BESLAN, Russia, Sept. 3 -- When "the storm" finally came, as the adults feared it would, the bullets started flying, the bombs were exploding and most of the children didn't know what to do.
Hundreds of hostages, sweaty, hungry and scared, had been packed into a school gymnasium for three days. They had been told they would die if soldiers tried to rescue them. And suddenly a full-scale war erupted around them -- the soldiers were coming.
A rescuer carries an injured boy away from the school. More than a thousand people had been held in the school gym for three days. Man of those who did not make it out of the gym when commandos stormed the building died.
(Eduard Kornienko -- Reuters)
Sosik Parastayev, who had just begun the fourth grade, noticed a man in uniform at the gym window, beckoning him to jump out. Sosik and his brother Atik, a year younger, scampered to the window along with their mother, Alyona Kokoyeva, who had been caught with them in the three-day siege of School No. 1. But as she tried to clear the broken glass from the window so the boys could leap out, Sosik said, a bullet sliced through the air and ripped into her body.
"I was nearly shot," too, Sosik said. "I jumped out the window. . . . Some soldiers grabbed me as soon as I jumped out. Everyone wet their pants."
His mother survived, but he lost contact with his younger brother.
The army commando attack on the captured school in this town in southern Russia dragged on for hours after the assault Friday. But for the vast majority of the children held prisoner by guerrillas, "the storm," as the survivors described the military onslaught, took place in a few chaotic and decisive minutes. Those who made it out of the gym right away were survivors. Those who did not mostly died.
Explosives that the guerrillas had wired around the gym blew up in a devastating cascade shortly after the first shots were fired, bringing the ceiling down on top of hundreds of school children who never had a chance.
Hours later, the demolished gym still smoldered, its carcass blackened and crumbled. By nightfall, most of the crushed bodies of students remained pinned under the rubble, while soldiers searched for lingering guerrillas and detonated the remaining booby trap bombs.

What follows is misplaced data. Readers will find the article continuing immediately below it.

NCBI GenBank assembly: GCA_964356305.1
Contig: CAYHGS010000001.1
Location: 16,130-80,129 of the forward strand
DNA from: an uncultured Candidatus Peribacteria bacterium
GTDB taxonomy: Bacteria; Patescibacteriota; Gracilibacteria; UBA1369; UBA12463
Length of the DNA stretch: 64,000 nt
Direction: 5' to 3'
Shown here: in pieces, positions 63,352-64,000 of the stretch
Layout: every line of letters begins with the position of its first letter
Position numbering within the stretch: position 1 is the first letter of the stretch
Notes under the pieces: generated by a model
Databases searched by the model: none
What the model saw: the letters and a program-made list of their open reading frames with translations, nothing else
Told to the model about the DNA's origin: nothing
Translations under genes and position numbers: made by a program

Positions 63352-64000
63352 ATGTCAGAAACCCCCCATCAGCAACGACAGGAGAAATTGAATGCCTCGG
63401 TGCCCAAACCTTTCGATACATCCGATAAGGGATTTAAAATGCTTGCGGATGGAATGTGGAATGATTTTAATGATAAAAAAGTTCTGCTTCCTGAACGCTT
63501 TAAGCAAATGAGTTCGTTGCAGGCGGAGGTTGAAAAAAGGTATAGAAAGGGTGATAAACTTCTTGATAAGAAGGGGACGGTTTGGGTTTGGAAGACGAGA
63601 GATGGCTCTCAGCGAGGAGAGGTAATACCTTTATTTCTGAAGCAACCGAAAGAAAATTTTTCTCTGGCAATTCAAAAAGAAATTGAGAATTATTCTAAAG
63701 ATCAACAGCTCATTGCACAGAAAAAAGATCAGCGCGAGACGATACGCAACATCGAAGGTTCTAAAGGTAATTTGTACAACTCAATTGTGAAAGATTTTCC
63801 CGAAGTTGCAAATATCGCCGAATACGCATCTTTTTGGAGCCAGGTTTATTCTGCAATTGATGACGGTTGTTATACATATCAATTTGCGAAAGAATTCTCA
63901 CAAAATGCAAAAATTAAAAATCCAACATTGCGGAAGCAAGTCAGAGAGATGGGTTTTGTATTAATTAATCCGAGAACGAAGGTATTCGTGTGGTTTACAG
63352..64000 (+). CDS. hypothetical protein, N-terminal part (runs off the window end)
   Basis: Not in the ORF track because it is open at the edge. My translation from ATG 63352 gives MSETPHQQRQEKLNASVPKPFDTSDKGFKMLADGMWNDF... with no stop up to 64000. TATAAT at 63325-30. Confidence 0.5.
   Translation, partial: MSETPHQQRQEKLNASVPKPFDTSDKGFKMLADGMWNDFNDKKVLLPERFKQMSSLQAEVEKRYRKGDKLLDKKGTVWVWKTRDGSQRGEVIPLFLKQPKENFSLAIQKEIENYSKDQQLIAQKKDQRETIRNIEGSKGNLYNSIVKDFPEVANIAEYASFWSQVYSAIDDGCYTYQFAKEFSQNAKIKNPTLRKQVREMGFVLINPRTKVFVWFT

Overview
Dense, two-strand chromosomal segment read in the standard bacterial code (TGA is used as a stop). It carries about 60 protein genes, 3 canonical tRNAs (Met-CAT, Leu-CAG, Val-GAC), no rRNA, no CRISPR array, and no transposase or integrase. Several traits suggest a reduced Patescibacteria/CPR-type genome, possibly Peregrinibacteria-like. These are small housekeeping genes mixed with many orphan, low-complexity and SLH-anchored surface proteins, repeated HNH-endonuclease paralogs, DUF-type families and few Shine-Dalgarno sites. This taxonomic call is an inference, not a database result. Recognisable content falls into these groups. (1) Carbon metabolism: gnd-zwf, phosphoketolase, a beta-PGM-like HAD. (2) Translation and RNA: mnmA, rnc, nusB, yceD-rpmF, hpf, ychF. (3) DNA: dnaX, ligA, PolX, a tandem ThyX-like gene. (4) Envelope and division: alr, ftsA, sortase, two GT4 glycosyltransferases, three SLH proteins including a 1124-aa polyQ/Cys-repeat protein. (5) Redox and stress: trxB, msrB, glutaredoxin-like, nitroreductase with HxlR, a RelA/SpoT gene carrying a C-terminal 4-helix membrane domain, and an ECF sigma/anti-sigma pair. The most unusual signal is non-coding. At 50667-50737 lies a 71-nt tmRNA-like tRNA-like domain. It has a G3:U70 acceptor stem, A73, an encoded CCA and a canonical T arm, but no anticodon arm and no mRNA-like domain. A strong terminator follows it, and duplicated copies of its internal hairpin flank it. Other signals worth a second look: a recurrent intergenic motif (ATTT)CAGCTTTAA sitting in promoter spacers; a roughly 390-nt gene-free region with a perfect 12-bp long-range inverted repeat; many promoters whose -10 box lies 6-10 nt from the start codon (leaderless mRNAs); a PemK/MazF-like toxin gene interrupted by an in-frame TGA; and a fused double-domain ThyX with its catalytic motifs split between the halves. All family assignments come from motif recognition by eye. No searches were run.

For those who survived, there were broken bones, charred skin, mangled flesh and memories that don't fade fast for young children. The words they spoke in the hours afterward seemed disconnected from their innocent faces, as they summoned forth images of mayhem and pandemonium.
"When they were storming, there was a lot of shooting," said Aslan Isayev, dirty and scratched and seemingly hardened to the violence, even though he was 9 years old. "Our soldiers came in and killed at least one of them, and maybe more," he said, referring to the guerrillas.
"I saw the bullets flying right at us from the second floor and the first floor," offered Arkady Zangiyev, also 9. "I fell on the ground. They were shooting. Then I started running. One guy from our class had a problem with his foot, and I helped him run. I managed to run to the back exit, and there was one of our policemen there. He grabbed a wounded boy and carried him."
The survivors were transported in ambulances and by volunteers in private cars to the Beslan hospital, which was so overcrowded it set up giant tents to handle overflow patients and left others to lie on stretchers outside on the grass. Arkady, wandered around the grass still dressed in his first-day-of-school gray pinstriped vest and pants, though he had long since discarded the shirt and jacket.
He and his classmates at School No. 1 had arrived on Wednesday morning for the opening of a new year, a festive day in the Russian calendar. Chechens and other guerrillas charged into the school at 9 a.m., armed with rocket launchers and explosive belts, showing a brutal willingness to use children to advance their the cause.
"The terrorists were hiding behind trees," Arkady remembered. "They jumped out and started shooting in the air. Some boys fell down in the street."